If you ride a bicycle or care about the design of modern cities — or even if you hate bike lanes — you should care about the life’s work of John Forester. After all, probably no individual in American history has had a greater impact on how US cyclists experience riding on the road.
On a Sunday near the end of June, I drove down to the San Diego area from my home in Los Angeles. In a modest cottage in the city of Lemon Grove, I sat down with a man named John Forester. He wore suspenders and sandals and his living room was jam-packed with hobby and craft supplies. We talked for a good two hours.
Forester is a pivotal and controversial figure to many people who are involved in bike advocacy. He’s become known as the father of vehicular cycling, a small but passionate and influential group who believe the bicycles should be operated like any other vehicle — ridden in the same lanes and manner as cars and trucks rather than in bike lanes or separated infrastructure. His positions shaped policy and street design in the US for decades.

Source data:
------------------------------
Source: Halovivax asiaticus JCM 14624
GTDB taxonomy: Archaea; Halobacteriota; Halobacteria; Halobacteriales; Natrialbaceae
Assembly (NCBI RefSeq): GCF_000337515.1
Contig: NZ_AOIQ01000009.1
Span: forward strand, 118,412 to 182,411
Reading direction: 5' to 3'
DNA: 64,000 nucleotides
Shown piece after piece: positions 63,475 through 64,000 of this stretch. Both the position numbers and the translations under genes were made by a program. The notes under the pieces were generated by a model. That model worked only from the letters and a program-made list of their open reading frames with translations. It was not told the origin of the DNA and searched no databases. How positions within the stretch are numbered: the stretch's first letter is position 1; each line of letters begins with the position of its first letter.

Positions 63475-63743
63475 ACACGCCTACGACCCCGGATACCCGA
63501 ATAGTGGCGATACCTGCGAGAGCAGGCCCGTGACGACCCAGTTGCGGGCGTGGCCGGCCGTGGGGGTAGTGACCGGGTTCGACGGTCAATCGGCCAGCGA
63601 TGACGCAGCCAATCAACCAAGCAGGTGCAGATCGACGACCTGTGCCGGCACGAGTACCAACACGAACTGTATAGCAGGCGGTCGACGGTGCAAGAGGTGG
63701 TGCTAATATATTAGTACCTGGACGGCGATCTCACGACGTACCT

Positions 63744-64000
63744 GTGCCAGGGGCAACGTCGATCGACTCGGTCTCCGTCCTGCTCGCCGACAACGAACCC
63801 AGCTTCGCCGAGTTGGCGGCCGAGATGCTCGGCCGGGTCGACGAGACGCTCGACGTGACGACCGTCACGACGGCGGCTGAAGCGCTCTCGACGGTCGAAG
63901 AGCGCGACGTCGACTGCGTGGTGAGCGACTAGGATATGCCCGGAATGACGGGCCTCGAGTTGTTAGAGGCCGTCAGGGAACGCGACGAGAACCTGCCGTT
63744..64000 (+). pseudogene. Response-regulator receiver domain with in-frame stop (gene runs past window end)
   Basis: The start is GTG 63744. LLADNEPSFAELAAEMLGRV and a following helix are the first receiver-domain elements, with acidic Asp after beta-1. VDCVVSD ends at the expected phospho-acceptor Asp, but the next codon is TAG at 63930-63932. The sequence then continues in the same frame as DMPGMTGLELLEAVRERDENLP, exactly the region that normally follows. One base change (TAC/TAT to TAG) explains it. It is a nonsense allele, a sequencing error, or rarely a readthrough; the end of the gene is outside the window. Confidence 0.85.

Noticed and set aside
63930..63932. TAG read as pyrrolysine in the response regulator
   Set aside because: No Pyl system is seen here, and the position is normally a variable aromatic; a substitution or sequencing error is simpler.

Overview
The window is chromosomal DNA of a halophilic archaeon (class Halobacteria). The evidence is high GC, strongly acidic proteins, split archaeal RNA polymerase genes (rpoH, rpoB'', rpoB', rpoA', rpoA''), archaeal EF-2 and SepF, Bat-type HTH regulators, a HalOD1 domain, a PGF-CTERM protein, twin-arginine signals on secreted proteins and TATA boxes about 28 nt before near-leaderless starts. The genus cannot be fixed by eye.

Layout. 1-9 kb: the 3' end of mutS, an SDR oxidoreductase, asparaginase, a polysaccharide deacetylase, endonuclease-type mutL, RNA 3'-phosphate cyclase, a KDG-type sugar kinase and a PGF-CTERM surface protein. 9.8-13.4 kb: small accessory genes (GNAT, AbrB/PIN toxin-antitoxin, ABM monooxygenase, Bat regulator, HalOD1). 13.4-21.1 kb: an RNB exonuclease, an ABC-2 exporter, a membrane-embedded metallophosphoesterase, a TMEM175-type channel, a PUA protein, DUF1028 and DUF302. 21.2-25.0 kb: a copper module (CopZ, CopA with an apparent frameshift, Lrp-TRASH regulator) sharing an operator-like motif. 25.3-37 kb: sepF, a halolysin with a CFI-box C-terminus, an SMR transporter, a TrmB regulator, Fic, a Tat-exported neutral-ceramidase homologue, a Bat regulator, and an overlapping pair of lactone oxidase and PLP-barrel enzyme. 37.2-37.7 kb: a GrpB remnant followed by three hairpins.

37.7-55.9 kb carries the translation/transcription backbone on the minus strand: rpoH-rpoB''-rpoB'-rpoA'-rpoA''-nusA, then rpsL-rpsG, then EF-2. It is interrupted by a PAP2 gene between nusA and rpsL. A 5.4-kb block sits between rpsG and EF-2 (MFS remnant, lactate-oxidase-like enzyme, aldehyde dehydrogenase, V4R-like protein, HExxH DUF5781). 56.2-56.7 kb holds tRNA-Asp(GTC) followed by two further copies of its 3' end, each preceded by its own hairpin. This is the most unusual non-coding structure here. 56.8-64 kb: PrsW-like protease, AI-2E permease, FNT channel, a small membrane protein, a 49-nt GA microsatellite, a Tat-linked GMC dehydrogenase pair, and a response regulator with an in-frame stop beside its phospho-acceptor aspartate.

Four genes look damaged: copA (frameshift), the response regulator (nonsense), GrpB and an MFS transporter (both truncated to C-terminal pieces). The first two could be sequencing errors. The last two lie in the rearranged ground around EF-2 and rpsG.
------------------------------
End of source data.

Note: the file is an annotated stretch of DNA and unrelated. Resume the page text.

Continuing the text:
I wanted to talk to Forester, now 89, about many things — his early riding life, the circumstances in the 1970s that turned him into an activist and policymaker, and the ways his unyielding philosophies have made him so controversial and sometimes despised by bike advocates in the modern era.
Forester was at first reluctant to participate in an interview because he’s felt burned in the past — by writers who ultimately wanted to take aim at his positions or character. In the end, he agreed to this interview after I offered to publish it as a long-form Q&A, without involving other sources or a creating narrative beyond our conversation.
As someone who has followed John for years, well aware of his long-held positions and his age and his approach to discourse, I decided going in that I wasn’t out to stage or win a debate — I was interested in a genuine conversation about his life and point of view. I still disagree with John on some important topics — namely the battle to carve out a safe place for American cyclists on the road — but I came away with some respect for how he’s spent decades fighting for the rights of cyclists based on his own life experiences.